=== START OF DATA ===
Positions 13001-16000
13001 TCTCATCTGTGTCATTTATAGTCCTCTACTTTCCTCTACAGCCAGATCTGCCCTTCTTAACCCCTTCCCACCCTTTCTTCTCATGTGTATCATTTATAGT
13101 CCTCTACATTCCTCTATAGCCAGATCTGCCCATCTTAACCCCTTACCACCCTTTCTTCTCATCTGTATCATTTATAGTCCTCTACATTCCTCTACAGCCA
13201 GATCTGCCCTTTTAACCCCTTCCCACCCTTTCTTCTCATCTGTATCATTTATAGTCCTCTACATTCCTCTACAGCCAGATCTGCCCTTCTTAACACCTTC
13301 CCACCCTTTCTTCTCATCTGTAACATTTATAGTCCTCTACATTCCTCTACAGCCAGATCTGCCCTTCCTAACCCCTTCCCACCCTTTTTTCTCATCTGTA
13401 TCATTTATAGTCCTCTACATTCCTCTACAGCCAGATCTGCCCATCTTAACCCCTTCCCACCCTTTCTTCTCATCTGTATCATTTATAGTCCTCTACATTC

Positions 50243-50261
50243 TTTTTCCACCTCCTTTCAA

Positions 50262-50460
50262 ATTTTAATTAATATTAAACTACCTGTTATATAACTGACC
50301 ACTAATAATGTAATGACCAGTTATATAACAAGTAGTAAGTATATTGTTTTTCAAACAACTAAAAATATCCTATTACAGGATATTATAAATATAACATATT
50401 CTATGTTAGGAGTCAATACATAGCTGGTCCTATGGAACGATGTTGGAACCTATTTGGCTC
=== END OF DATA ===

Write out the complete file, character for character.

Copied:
Positions 13001-16000
13001 TCTCATCTGTGTCATTTATAGTCCTCTACTTTCCTCTACAGCCAGATCTGCCCTTCTTAACCCCTTCCCACCCTTTCTTCTCATGTGTATCATTTATAGT
13101 CCTCTACATTCCTCTATAGCCAGATCTGCCCATCTTAACCCCTTACCACCCTTTCTTCTCATCTGTATCATTTATAGTCCTCTACATTCCTCTACAGCCA
13201 GATCTGCCCTTTTAACCCCTTCCCACCCTTTCTTCTCATCTGTATCATTTATAGTCCTCTACATTCCTCTACAGCCAGATCTGCCCTTCTTAACACCTTC
13301 CCACCCTTTCTTCTCATCTGTAACATTTATAGTCCTCTACATTCCTCTACAGCCAGATCTGCCCTTCCTAACCCCTTCCCACCCTTTTTTCTCATCTGTA
13401 TCATTTATAGTCCTCTACATTCCTCTACAGCCAGATCTGCCCATCTTAACCCCTTCCCACCCTTTCTTCTCATCTGTATCATTTATAGTCCTCTACATTC

Positions 50243-50261
50243 TTTTTCCACCTCCTTTCAA

Positions 50262-50460
50262 ATTTTAATTAATATTAAACTACCTGTTATATAACTGACC
50301 ACTAATAATGTAATGACCAGTTATATAACAAGTAGTAAGTATATTGTTTTTCAAACAACTAAAAATATCCTATTACAGGATATTATAAATATAACATATT
50401 CTATGTTAGGAGTCAATACATAGCTGGTCCTATGGAACGATGTTGGAACCTATTTGGCTC